Pitchfork Music Festival 2012, live review | The Men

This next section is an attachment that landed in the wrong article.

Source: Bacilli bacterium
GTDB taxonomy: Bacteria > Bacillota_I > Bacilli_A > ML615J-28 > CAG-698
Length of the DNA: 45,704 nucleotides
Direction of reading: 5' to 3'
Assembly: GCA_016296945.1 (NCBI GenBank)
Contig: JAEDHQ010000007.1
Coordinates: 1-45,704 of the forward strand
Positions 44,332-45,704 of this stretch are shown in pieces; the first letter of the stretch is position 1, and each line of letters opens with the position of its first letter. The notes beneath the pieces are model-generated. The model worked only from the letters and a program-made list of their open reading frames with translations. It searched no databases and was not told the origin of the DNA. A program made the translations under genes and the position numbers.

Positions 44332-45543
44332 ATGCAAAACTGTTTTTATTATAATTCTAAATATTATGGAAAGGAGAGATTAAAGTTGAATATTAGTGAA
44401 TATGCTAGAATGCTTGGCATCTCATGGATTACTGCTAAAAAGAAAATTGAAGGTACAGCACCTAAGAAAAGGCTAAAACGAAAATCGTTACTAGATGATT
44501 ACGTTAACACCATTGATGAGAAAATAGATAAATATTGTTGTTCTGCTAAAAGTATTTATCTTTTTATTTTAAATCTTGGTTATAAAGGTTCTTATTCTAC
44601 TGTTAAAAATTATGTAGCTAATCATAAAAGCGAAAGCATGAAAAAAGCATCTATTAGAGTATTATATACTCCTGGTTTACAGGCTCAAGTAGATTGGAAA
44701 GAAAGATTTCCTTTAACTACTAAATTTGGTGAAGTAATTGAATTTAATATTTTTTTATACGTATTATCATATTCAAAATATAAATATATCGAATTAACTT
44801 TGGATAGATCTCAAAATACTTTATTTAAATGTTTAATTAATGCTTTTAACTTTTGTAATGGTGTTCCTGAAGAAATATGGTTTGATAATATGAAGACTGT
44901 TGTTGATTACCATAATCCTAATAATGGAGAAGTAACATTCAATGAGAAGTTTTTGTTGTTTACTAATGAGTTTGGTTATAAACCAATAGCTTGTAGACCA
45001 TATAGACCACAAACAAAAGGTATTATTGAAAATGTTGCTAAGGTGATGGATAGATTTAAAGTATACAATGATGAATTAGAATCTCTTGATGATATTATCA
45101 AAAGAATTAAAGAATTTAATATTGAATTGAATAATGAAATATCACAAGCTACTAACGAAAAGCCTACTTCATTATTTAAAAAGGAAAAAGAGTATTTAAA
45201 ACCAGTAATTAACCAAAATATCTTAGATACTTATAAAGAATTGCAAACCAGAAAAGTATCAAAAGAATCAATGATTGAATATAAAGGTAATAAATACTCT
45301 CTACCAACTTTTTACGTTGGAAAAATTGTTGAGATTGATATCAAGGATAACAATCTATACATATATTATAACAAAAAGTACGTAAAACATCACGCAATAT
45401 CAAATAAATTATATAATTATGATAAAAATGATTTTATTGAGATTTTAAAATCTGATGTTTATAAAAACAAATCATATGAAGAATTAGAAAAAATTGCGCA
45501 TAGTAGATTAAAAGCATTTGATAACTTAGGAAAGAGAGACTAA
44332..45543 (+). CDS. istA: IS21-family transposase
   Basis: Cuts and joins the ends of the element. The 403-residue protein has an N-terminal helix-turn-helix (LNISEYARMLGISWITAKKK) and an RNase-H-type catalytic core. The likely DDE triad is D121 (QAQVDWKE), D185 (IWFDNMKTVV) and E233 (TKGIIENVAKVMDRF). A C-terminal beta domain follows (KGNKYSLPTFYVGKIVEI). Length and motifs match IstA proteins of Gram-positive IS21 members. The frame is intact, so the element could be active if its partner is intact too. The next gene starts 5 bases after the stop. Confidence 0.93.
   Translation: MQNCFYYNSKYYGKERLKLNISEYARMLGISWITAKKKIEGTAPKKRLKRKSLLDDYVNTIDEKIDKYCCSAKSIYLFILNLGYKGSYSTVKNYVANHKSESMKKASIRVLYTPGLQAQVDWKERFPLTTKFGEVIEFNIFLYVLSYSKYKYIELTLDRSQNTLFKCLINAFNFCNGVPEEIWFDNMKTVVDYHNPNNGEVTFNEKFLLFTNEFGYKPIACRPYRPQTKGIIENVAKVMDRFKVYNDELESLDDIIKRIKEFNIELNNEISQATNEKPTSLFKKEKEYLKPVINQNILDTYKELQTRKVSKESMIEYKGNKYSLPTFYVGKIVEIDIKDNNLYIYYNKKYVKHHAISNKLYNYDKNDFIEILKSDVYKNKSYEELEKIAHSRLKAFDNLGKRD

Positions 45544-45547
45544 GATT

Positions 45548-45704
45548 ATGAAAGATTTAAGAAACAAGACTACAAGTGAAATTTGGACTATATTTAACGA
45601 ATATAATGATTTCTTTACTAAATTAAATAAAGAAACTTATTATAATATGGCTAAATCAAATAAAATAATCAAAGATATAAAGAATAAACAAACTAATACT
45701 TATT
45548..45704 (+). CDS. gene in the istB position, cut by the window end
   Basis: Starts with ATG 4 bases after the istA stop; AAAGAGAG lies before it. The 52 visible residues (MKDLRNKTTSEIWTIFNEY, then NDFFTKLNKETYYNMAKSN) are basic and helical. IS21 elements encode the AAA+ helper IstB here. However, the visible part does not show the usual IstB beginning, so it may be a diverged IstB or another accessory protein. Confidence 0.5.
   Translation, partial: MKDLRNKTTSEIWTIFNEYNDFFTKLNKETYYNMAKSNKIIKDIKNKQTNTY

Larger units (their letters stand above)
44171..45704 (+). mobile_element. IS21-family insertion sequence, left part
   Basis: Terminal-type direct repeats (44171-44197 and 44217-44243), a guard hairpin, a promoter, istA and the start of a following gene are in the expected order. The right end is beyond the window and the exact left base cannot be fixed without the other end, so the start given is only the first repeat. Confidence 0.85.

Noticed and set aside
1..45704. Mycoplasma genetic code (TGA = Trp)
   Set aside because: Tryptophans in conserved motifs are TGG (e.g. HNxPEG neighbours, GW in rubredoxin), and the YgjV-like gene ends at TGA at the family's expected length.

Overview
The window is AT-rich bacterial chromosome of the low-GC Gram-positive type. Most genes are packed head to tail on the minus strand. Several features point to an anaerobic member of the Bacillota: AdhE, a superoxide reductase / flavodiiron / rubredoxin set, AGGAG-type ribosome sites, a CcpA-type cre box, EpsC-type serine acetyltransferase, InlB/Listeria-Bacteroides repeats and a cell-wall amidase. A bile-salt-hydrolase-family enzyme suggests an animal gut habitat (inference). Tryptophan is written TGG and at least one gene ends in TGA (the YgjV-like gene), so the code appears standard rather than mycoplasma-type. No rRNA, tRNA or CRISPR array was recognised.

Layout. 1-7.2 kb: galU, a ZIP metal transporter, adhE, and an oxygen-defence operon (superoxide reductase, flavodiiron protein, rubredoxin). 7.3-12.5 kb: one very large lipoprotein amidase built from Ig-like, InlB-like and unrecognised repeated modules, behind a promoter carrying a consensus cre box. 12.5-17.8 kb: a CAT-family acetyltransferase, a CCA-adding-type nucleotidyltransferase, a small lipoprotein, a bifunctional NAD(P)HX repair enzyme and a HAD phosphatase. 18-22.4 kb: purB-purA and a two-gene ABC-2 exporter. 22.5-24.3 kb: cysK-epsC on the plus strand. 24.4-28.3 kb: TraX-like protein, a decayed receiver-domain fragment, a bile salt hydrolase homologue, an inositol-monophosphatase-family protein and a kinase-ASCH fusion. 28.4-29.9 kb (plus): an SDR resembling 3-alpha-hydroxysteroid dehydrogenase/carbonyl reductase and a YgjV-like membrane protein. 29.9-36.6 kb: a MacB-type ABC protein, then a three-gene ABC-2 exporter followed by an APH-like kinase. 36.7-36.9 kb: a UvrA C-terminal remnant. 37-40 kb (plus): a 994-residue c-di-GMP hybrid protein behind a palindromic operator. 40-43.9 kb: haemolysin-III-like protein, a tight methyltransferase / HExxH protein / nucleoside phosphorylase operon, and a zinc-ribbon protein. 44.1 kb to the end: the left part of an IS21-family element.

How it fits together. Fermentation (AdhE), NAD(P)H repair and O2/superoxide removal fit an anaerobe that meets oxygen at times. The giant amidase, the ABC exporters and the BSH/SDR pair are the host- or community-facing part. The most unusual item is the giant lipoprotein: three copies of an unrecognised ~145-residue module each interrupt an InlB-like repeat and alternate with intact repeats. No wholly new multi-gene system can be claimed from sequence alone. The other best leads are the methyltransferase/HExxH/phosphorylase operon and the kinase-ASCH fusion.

The Men are often tossed into the punk category by critics. But today, the only day packing a festival-level heat index, they showed a range far beyond that generic catch-all. The Brooklyn four-piece exhibited all the enthusiasm and frenetic pacing encapsulated in the spirit of punk, that's for sure. But there was a harmonica—not something you see at your average punk show. Today I heard some Merle Haggard, The Replacements, a little—no, a lot—of Buzzcocks and even (gasp!) the Dead. These elements are heavily integrated in the dudes' 2012 release, Open Your Heart, a drastic departure from the inaccessibility of their earlier fuzzed-out noise releases such as 2011's Leave Home (a record I really loved). The set was comfy, much like bellying up to the bar at your neighborhood watering hole, where the excellent house band kicks out its own jams. The crowd seemed pleased with it, too, happily head bobbing and nodding through the 45-minute set consisting primarily of songs from this year's critically-lauded full length. Given the distinctive influences that can be gleaned from each song—from ’70s punk to country, et al.—these guys are not so much genre bending as they are genre surfing. Which was refreshing in the thick of the summer heat.